Grasping For Meaning In 140 Characters

Seems anything can be the subject of scientific study. “Augmented social cognition” researchers at the Palo Alto Research Center are groping for automated ways to cull the “meaning” behind tweets, per MIT’s Technology Review (link here).

The problem: users want to be able to scan a timeline to get the gist of what is going on without having to read every single tweet. This is a real problem when you have more than a 100 follows.

A portion of the study has been devoted to developing a recommendation system, not dissimilar to my6sense, which determines which tweets are most relevant to a user based on that user’s interaction with various tweets and with other users.

Borrowing imagery from a real-world stream and it’s eddies, the Eddie project is also working a “topic browser”, a machine aided inquiry into a Twitter stream that should enable the viewer to get more than simply the keywords; to reach the actual “gist” of the stream.

The topic search aspect is more problematic to implement in that natural language searches apparently rely generally on more text than the 140 character space limit allows. Additionally, there is simply such a vast amount information that it becomes logistically difficult to parse.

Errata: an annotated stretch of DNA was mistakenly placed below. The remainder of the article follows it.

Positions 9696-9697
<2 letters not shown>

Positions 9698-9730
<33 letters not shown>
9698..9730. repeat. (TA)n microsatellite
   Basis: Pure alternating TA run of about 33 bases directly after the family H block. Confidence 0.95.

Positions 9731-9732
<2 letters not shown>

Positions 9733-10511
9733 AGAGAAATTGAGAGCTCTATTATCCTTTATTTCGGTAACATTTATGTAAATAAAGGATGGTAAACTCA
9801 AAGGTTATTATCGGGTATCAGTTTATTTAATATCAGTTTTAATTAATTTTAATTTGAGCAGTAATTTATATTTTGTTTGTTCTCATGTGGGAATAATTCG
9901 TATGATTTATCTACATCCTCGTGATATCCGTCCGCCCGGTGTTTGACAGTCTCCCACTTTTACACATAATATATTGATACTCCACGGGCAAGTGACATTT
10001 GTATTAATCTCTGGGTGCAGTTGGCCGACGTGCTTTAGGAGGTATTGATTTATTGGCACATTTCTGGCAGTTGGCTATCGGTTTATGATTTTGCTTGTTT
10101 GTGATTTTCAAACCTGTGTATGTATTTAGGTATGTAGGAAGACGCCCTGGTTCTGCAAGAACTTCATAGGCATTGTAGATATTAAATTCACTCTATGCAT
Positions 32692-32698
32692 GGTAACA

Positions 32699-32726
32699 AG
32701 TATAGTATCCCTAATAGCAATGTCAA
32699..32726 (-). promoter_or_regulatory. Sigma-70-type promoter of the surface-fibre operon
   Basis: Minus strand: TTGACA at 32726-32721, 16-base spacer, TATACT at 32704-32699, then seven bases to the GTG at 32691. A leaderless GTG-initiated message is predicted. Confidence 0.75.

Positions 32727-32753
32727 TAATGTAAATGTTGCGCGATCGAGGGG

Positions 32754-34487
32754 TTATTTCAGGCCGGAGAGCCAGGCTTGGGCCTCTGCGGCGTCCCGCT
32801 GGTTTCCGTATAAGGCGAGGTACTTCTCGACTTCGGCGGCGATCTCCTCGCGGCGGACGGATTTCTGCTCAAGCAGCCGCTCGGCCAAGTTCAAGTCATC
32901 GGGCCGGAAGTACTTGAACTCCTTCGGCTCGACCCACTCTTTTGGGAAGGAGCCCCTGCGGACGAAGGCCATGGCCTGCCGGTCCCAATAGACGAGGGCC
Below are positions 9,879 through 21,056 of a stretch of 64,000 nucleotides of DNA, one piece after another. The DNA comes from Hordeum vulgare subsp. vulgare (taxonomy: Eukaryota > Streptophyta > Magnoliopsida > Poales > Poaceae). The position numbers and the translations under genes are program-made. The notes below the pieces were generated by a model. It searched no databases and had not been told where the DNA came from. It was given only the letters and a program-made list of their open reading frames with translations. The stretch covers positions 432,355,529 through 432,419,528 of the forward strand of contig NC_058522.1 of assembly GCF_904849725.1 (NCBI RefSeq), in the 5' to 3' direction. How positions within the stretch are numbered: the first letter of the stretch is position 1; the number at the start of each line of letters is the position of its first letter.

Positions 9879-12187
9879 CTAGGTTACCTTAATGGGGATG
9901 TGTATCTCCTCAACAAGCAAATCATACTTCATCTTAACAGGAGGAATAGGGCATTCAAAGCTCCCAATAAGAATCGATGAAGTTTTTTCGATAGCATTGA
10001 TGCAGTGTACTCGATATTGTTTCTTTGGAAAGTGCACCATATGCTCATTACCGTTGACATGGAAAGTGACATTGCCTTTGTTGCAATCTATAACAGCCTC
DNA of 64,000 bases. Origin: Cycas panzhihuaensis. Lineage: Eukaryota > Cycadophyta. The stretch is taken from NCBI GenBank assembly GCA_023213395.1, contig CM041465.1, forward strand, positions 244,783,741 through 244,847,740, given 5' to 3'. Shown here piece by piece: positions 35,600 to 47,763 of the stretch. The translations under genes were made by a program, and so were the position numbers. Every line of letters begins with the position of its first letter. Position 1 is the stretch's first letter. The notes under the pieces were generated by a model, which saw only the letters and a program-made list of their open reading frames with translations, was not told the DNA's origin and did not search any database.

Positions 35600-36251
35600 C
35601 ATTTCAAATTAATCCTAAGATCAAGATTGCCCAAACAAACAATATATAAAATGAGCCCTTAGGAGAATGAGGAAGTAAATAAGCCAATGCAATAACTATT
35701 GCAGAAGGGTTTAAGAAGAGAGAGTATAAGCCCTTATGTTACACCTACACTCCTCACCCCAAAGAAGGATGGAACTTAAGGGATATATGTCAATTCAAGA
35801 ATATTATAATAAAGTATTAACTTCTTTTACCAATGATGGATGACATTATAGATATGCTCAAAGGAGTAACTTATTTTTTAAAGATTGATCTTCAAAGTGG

The method the research team has developed for dealing with these challenges is to treat a tweet like a search query. Tweets are filtered by removing unnecessary terms (like “RT”). Then the significant terms are pulled using the algorithm, and then run through a search engine, in this case Yahoo’s Build your Own Search Service interface.

In essence, tweets are matched with search results, allowing for a “best guess” as to what the tweet means. Given, however, that the major search engines are now indexing tweets, there is a real possibility that the tweet topic browser could return search results that mirror the original tweet.

The researchers anticipate that the topic browser may be online for live testing this summer. I look forward to playing around with this interesting combination of tweets and search in the pursuit of Twitter-meaning.

Hat tip to Resource Shelf


3 comments on “Grasping For Meaning In 140 Characters

  1. New commenting system! Thanks for the link to Twitter stuff! I have always wanted to see if I could make sense of the wild and wooly world of twitter!

  2. I’ve always wanted to make sense of the wild and woolly world of Twitter! Thanks Martha

  3. From having spent quite some time on Twitter now, grasping the meaning in many tweets might prove too difficult for the mighty minds at MIT. Can’t wait to see what comes of this – could be interesting, if not entertaining.


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